In an interview on December 3, Dr. Anthony Fauci, director of the U.S. National Institute of Allergy and Infectious Diseases (NIAID), said that using vaccine passports to facilitate international travel after the Covid-19 vaccine rollout is "at least interesting enough to consider."
For Fauci and other longtime experts in infectious disease, the idea isn't controversial—because vaccination passports are already in common use.
Click through Frommer's thousands of pages of travel advice, and you'll see vaccine proof by "certificates" mentioned over and over.
Morocco: "The only inoculation requirement is a yellow fever vaccination certificate for travelers 2 years of age and over entering Morocco within 6 days of leaving an infected country."
Costa Rica: "No shots or inoculations are required to enter Costa Rica. The exception to this is for those who have recently been traveling in a country or region known to have yellow fever. In this case, proof of a yellow fever vaccination is required."
Thailand: "Yellow fever certificates are required for those coming from 42 African and South American countries."
There are dozens more examples, but you get the picture: Vaccination certificates are already a thing.
In 1959, more than 20 years after a vaccine for deadly yellow fever was developed, the nations of the world agreed to implement an official paper form, about the size of a normal passport, that lists a traveler's pertinent vaccinations. Showing the form tells border control agents that you're not bringing infection into their countries because you have evidence that you got your shots.
Although it's officially called the Certificate of Vaccination or Prophylaxis (ICVP), you're more likely to hear it called a Carte Jaune, or a Yellow Card, and visitors are required to present the document at border crossings around the world, particularly if they have been in places where yellow fever is endemic. (The Yellow Card, which was specifically designed to satisfy border control agents, is different from the vaccine validation apps that the airline industry and some countries are developing.)
If you're not a regular traveler to South America, Africa, India, or Asia, you might not have used a vaccine certificate before, but millions of people (including me) have relied upon them. The Centers for Disease Control will even point travelers to health providers who can sign and stamp their Cartes Jaune ahead of vacations.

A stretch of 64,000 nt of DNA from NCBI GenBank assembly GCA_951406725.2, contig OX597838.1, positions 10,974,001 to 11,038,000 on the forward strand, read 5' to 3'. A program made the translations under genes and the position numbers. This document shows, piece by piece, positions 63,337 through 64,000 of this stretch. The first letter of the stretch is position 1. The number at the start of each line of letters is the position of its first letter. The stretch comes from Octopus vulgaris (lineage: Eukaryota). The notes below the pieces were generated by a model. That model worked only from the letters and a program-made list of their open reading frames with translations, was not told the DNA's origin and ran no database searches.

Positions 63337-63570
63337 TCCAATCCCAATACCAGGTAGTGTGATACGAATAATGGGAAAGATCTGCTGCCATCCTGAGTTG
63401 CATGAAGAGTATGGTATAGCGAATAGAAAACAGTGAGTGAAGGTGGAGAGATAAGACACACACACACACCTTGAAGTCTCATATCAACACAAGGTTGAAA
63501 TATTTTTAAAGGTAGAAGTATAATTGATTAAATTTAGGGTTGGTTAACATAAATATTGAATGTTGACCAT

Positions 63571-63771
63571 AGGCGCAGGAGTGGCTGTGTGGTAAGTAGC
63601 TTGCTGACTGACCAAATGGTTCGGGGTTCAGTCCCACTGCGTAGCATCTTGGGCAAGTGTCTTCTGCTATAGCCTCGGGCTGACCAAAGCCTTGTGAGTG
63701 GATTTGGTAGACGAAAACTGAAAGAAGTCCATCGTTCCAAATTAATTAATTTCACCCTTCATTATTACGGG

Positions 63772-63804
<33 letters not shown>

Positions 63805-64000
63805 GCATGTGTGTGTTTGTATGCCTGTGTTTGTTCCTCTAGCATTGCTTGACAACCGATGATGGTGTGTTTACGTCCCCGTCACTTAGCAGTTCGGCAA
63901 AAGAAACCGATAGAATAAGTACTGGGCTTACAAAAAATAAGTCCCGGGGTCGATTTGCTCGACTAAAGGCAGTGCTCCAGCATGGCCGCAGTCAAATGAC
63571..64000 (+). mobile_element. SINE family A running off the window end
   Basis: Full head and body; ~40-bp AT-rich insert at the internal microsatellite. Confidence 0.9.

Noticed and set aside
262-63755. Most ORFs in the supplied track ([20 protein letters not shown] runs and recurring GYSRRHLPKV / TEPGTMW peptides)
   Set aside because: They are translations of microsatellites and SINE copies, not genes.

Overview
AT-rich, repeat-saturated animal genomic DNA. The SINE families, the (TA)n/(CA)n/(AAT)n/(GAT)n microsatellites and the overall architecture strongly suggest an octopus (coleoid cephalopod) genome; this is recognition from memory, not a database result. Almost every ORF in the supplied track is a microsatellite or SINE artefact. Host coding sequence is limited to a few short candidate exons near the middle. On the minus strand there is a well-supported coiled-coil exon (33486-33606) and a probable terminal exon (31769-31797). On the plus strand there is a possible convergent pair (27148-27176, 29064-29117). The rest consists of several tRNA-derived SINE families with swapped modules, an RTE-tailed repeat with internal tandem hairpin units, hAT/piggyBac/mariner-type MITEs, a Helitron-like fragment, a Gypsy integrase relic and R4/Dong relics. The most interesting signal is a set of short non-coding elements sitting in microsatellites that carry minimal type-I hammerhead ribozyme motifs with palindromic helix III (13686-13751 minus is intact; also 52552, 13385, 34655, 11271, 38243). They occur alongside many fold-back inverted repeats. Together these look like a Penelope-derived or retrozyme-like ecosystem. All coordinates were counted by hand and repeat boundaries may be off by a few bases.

Even though we have used vaccine certificates since the Eisenhower Administration, no one has been protesting them as a violation of liberty—mostly because they function to preserve liberty.
Just as a driver's license from your home country tells people in a destination that you have gone through a process to learn how to drive responsibly, Yellow Cards dispel doubts about you carrying infection. Both licenses and Yellow Cards enable you to maintain your travel plans even though you're entering a country that did not oversee your preparations—otherwise you'd have to retake driving tests and get duplicate shots every time you crossed a border.
By the way, you may also hear about "immunity passports." Technically, immunity is a different thing, and it involves having your blood tested for antibodies that prove you've had a disease and then recovered. Vaccines work differently and are applied far more widely across populations. Still, you'll hear people (wrongly) use "immunity passport" when they almost always mean one for vaccination—and that's exactly what the Carte Jaune certifies.
So if you have any would-be Patrick Henrys in your life who protest that vaccination passports are a violation of their liberties, ask them why they haven't been complaining about them for all these years. Some of the most liberated people in the world have used them every day since the 1950s to extend their adventures to new frontiers.